The List view often only shows one note at a time, depending on the length of your notes, until you scroll. The Grid view aligns all your rectangular notes into columns of sticky notes, but each note’s length varies depending on how much content is in it, so it’s not in a perfect grid. The layout is reminiscent of Pinterest with an array of differently sized cards that requires endless scrolling. It feels more like flipping through a magazine to see what might pop up than quickly zeroing in on specific notes.
Labels do come in handy for sorting and organizing, and it’s helpful that you can see them at any time. Really, though, they are the only tool at your disposal for sorting and organizing notes, and they don’t always help narrow down a search adequately. Perhaps if you follow Google’s lead and only use Keep to capture notes and swiftly move them into Google Docs or Sheets or some other app, then maybe notes won’t accumulate in the first place. If you use the app the way Google intended, the limited tools for organizing and categorizing your notes may not be a problem. If you have other intentions, however, the app may come up short on the tools you need to stay organized and productive.
Google Keep’s web app and mobile apps work well and sync without you having to think about it. The mobile apps have a few features that you don’t get with the web app, namely, the ability to record an audio note and scan a document.
Earlier we mentioned that Evernote’s search function uses OCR on images and PDFs, meaning when you search a word, Evernote will scan these file types to see if it’s there. Google Keep has a different and more advanced OCR. With this tool, you can extract text from images and paste it as actual text elsewhere. Microsoft OneNote offers this text-extraction capability, too, but Evernote does not.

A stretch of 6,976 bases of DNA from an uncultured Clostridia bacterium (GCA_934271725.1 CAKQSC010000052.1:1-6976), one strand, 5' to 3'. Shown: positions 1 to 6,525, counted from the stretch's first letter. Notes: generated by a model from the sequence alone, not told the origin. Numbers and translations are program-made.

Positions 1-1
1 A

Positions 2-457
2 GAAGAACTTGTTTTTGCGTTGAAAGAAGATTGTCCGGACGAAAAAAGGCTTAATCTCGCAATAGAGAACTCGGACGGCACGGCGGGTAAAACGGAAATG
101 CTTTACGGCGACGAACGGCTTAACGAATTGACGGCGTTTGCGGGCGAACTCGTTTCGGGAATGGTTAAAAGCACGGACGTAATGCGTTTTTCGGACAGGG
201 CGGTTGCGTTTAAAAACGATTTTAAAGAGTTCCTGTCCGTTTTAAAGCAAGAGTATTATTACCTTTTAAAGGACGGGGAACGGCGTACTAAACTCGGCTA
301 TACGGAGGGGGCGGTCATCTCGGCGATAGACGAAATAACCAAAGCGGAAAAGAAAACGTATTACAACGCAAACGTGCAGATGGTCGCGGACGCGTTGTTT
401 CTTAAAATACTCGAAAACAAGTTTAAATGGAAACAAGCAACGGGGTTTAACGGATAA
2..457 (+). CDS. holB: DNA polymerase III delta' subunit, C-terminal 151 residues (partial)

Reminders are tightly integrated into Google Keep, and they’re worth exploring, but you don’t need Keep to use them. Reminders are also calendar entries for Google Calendar. They’re treated differently from appointments but are still included alongside all your meetings and such in the Calendar app. Reminders can be time-dependent, whether at a specific time or a generalized time, like “morning.” In the settings, you choose when “morning” is. Reminders can also be location-based.
As for sharing and collaborating, notes may have coauthors who edit simultaneously. You don’t see as much detail about who is editing what as you do in a shared Google Doc, but you do see people’s changes appear on the note in near real time. With Google Keep, there’s no such thing as sharing a note with read-only access, however. If you give someone access to a note, they can edit it to their heart’s content.
With Google Keep, you must share notes one at a time, adding collaborators to each note. With OneNote, you can share a whole notebook, but you can’t control access note by note. Evernote gives you the most collaboration options.
Keep has a Web clipper, as do OneNote, Evernote, Zoho Notebook, Joplin, and many other note-taking apps. Keep’s is the worst of them, though. It’s a browser extension that’s supposed to help you save Web content to your account with one click. Say you find a recipe online and want to save it to Google Keep. The idea is that the clipper grabs the whole recipe so you don’t have to cut and paste the content.
The problem is that Keep’s clipper only saves the URL! It doesn’t actually save any content. Evernote and OneNote both do a much better job with their Web clippers, letting you save an entire page, a simplified article stripped of ads and extra Web page junk, or just a screenshot of an area you select. Most other note-taking apps can clip video, too. Keep doesn’t.
Google Keep could be a fine note-taking app if you use it as Google wants you to. That is to say, it’s a place to take notes quickly and then move those ideas out of note format and into another app to better organize, stylize, share, and so forth. If you think of your note-taking app as a primary place to both capture ideas and work with them, then Google Keep won’t give you as rich of an experience as OneNote, Evernote, or Joplin, our top picks in the category.